It sure looks like a possibility. Emerging markets are struggling and they are in no mood for “austerity” out of America at the moment. And while there may be an inclination to ignore them, the fact is they are a larger portion of the global economy than ever before:
Emerging markets are half the world economy, according to IMF data. The “power ratio” is no longer 1:2, it is 1:1. Those who fell in love with the BRICS and mini-BRICS in the boom were entirely right to claim that an economic revolution was taking place.
This puts the Fed in a tough spot. As is obvious any talk of tapering in the U.S. markets can cause queasiness at the least and with many emerging markets in even worse shape than America, any slowdown of the money spigot will not be welcome. Right now the Fed seems to be unconcerned:
Yet all we heard from Jackson Hole this time were dismissive comments that the emerging market rout is not the Fed’s problem. “Other countries simply have to take that as a reality and adjust to us,” said Dennis Lockhart, the Atlanta Fed chief. Terrence Checki from the New York Fed said “there is no master stroke that will insulate countries from financial spillovers”.
Yes, all of that is true, but there has to be some worry, if not publicly, that the Fed has the entire world’s economy on its shoulders. Additionally, there is no doubt that some countries are going to blame the U.S. for any global downturn. And while they may have a point, there are hardly any countries that have handled the 2008 downturn with distinction. The troubles can be blamed on all sorts of policies around the globe, but with the U.S. printing money (or, if you prefer, easing money) at unprecedented levels for the last five years any deceleration from those highs can be easily pointed to as a primary cause of any subsequent slowdown. Before the blame though, comes the warnings:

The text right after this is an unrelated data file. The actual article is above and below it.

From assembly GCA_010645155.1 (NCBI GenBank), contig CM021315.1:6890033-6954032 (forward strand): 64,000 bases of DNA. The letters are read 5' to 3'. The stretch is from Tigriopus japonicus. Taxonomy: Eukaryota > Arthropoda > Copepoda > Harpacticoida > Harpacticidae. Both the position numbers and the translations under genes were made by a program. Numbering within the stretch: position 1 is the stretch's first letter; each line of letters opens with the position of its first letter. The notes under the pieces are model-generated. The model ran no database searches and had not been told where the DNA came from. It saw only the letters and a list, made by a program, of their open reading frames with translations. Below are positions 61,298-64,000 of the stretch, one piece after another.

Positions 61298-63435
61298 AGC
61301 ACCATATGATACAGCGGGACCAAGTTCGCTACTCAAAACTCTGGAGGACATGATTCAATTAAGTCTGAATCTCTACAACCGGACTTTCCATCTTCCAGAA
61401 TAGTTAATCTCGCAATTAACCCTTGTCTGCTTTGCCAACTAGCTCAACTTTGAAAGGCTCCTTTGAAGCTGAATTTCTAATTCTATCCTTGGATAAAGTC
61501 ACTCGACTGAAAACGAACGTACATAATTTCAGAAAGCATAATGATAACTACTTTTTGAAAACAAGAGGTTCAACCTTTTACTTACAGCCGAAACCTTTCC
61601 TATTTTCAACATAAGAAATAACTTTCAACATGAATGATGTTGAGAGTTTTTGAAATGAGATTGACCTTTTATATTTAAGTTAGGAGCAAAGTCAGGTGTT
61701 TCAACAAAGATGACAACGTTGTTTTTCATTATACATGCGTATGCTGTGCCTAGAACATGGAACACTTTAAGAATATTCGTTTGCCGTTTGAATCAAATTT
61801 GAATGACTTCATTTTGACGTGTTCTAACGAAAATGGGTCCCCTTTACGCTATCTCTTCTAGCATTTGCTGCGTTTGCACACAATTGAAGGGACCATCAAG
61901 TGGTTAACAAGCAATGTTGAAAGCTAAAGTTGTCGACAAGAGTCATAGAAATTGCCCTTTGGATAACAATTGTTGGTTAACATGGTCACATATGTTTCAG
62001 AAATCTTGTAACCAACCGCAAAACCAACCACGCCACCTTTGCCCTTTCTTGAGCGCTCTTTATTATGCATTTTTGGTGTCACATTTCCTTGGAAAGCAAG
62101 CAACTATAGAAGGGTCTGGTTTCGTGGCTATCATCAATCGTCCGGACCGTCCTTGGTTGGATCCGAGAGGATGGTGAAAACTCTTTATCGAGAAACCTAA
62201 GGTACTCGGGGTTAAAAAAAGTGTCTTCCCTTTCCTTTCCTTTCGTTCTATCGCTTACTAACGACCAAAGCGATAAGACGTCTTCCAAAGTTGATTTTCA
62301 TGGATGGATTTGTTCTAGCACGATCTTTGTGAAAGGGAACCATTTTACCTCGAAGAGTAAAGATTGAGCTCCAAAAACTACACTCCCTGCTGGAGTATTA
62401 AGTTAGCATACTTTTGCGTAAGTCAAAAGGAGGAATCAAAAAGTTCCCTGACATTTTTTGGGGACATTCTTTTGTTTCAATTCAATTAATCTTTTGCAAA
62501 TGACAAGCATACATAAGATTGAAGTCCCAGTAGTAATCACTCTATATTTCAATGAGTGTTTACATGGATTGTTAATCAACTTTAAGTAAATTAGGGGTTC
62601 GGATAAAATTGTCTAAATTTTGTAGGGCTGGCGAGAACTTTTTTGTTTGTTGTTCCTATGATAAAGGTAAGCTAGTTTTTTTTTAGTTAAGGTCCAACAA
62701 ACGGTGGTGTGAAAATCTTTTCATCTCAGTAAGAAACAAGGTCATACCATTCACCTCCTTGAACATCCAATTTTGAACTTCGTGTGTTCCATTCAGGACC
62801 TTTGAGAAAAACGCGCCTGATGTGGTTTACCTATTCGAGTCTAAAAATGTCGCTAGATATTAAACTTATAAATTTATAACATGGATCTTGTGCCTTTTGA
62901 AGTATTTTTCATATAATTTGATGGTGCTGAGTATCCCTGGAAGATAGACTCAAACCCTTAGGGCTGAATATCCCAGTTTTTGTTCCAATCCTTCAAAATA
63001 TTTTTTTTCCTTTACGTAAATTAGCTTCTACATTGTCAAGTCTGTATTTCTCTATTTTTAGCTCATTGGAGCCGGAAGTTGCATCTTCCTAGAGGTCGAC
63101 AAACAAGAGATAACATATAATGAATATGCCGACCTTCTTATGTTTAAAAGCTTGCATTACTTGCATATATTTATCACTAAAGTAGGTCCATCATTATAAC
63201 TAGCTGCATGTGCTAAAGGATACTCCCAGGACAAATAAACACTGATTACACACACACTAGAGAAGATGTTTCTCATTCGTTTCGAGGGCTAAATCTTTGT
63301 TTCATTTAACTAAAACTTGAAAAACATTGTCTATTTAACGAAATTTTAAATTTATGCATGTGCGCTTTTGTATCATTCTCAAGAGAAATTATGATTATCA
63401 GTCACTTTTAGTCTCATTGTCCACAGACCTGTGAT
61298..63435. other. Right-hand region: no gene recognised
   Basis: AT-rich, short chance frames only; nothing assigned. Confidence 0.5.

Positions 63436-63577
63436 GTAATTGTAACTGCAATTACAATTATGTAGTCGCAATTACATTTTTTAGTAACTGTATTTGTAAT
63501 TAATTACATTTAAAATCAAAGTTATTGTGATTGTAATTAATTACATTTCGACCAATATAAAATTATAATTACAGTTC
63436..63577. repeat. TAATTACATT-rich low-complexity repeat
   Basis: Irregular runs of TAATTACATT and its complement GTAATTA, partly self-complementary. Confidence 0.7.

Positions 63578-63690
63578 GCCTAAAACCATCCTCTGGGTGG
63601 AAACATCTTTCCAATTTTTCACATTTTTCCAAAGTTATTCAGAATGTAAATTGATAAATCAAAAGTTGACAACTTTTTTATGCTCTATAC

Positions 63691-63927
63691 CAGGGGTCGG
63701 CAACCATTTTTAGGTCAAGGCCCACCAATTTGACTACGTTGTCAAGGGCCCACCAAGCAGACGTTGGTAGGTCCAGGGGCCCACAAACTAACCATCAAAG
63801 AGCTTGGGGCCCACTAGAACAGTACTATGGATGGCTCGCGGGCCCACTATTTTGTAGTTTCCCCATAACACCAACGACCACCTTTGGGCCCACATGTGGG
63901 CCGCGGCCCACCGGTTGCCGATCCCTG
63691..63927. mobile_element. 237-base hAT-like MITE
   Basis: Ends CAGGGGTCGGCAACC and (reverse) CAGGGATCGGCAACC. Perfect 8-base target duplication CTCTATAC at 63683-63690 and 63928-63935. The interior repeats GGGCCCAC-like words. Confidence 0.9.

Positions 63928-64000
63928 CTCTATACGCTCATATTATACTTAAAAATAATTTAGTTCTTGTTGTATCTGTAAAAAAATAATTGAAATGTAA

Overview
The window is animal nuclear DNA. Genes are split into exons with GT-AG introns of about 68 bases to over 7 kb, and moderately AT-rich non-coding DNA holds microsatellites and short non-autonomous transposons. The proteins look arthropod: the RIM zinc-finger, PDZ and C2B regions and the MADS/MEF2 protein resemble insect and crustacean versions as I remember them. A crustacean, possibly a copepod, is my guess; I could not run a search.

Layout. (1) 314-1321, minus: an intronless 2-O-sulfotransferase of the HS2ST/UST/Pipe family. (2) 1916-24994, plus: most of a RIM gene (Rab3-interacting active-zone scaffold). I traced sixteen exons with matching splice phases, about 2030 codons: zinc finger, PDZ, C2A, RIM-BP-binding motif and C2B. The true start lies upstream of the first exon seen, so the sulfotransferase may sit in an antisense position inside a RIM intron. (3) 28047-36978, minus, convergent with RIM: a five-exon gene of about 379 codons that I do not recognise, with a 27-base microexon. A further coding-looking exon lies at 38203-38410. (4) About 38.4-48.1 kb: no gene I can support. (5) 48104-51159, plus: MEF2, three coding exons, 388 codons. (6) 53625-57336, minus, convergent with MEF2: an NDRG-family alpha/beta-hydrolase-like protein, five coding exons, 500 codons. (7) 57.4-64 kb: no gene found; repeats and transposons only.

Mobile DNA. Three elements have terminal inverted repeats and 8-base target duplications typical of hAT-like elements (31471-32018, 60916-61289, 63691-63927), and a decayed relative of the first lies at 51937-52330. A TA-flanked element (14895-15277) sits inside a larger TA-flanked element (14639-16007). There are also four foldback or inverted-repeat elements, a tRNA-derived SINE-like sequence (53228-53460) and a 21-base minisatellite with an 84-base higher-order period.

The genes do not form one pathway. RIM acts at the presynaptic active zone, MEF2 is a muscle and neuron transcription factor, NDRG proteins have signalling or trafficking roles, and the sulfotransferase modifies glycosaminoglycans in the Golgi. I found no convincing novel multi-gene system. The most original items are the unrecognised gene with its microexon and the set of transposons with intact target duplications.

“Central banks around the world think they have been doing something they shouldn’t do with all this stimulus, and they want to unwind it as quickly as possible. But the danger is that they will go too far and trigger a relapse like 1937.”
That kind of talk is meant as warning to bankers everywhere. It is gospel in most “progressive” circles that the 1937 downturn was caused by their version of “austerity” in government spending. It is seen as the reason that Roosevelt was just not able to get the country out of the depression. As most bankers currently consist of people most decidedly in the liberal camp, the last thing they want to do is be seen repeating the “mistakes” of 1937. Whether that appeal will work remains to be seen of course, but it certainly shows that the critics are ready to pounce at any sign of fiscal “tapering”. So while there will definitely plenty of reasons for a possible downturn to go around, ultimately it will come down to the Fed. These next few months may tell the tale for the world economy and all eyes will be on America. Again.
This article was first published on http://moneyprime.com.